From The Storyteller
Hello All: Thinking back and remembering all the wonderful people I've encountered in so many different places give me hope for our tomorrows. I suggest you try it. Enjoy. Doug
“The most difficult part of staying up late is getting up every day at 5:00 a.m.”, me to myself as I reaffirm my commitment to being a professed “early morning” person. Sunrises and sunsets happen routinely and depending on the season I always get to see at least one them a day, and sometimes both.
This of course caused me to reflect on two totally different winter seasons I’ve experienced. I lived in Harlingen, which is a city in deep south Texas, for several years. A typical joke about winter there would be, “I got to wear my winter clothes on January 6”. Downside - enough humidity to break a sweat walking from the A/C house to the car at 7:30 in the morning.
In contrast to those years, I share my typical, Chicago winter workday when I was 20. Up at 5:00, get dressed, eat quickly, put on 30lbs of winter clothing, go out in –10 degrees weather, shovel foot deep snow to free car, start car (hopefully), drive 20 minutes to the commuter train station, board the train, ride shoulder to shoulder with 100 other people for 50 minutes, and then walk six city blocks in freezing winds through gray melting snow to begin my eight-hour workday.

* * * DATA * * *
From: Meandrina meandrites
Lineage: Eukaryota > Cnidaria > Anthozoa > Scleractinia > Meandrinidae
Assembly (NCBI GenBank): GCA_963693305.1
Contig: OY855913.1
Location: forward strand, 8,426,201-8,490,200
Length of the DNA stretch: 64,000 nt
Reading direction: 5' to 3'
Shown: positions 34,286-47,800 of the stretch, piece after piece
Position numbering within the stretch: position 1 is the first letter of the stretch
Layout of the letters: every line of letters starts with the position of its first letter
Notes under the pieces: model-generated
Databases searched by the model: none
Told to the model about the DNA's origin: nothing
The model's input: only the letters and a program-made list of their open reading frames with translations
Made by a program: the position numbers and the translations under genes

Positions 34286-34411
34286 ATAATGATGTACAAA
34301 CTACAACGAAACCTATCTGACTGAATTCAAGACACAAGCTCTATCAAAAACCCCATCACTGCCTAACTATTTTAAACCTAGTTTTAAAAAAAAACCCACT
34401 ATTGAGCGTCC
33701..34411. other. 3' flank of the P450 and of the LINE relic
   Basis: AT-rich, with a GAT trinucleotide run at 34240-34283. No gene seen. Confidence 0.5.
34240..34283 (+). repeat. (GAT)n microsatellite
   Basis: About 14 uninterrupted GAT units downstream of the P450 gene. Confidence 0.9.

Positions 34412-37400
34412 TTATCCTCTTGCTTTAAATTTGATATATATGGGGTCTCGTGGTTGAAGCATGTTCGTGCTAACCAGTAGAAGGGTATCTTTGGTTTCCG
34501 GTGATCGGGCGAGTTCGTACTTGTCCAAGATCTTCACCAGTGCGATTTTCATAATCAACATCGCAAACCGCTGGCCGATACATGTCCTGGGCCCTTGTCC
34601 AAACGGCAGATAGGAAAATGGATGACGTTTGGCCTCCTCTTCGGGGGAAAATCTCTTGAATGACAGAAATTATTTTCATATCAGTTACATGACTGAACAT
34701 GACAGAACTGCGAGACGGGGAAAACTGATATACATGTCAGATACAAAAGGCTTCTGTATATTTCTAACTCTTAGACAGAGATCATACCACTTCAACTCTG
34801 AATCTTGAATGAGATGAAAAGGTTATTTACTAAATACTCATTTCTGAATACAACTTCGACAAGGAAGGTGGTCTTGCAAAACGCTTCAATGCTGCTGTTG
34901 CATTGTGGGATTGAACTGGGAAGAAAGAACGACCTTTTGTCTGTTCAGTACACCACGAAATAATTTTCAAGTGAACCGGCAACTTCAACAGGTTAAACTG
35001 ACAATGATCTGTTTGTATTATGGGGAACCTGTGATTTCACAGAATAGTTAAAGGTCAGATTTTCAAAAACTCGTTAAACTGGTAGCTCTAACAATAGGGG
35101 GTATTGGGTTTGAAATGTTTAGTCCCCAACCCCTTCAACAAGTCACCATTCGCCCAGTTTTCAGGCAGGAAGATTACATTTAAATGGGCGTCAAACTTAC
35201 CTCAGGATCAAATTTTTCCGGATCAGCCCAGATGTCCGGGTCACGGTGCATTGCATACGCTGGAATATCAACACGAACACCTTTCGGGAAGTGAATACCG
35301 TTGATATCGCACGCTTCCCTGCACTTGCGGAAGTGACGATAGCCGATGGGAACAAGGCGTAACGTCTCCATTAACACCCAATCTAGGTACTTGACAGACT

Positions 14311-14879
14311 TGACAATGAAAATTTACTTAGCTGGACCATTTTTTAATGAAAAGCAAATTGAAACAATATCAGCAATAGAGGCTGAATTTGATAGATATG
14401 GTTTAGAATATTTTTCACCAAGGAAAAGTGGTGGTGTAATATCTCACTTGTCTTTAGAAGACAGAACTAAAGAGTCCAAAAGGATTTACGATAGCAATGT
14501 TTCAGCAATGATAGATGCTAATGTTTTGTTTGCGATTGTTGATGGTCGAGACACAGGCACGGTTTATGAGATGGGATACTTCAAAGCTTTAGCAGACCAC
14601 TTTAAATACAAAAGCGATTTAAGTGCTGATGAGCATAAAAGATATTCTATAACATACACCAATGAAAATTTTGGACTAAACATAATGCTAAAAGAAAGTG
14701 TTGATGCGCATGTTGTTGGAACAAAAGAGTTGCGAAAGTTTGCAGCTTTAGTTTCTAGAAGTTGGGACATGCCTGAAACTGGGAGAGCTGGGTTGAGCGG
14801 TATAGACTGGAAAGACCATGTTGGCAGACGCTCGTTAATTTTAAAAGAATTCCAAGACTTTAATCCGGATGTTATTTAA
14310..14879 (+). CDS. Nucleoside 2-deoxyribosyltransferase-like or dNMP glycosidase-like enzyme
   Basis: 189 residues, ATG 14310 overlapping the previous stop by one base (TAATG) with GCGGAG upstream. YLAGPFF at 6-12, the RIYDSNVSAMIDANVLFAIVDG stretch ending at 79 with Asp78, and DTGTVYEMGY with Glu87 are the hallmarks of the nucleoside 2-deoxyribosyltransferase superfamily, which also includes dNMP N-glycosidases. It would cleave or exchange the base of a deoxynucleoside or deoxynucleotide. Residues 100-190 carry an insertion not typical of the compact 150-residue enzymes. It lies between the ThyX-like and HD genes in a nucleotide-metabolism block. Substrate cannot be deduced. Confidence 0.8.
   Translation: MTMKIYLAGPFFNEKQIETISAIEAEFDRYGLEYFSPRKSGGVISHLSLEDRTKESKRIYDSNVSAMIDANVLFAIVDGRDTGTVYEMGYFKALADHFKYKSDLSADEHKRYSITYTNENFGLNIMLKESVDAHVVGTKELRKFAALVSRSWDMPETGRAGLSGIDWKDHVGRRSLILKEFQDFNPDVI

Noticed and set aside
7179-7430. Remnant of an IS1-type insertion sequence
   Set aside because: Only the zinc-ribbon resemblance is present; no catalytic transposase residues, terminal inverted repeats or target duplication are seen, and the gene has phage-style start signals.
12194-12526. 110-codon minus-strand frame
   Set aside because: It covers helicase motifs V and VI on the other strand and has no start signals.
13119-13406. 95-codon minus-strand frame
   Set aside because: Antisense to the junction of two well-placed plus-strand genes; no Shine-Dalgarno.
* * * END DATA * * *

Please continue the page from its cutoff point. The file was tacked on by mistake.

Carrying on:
I’m smiling as I compare my life in both places. In Chicago I was a young bank teller, and in Harlingen I was pastor of a Methodist church. I enjoyed living both places, and this brings me to the reason I loved living in two places so totally different. The answer, “People”.
Big city, small city, hot and humid, or cold and windy are simply details about a place. I loved both places because of the great people who lived there.
Moral: People make a place great.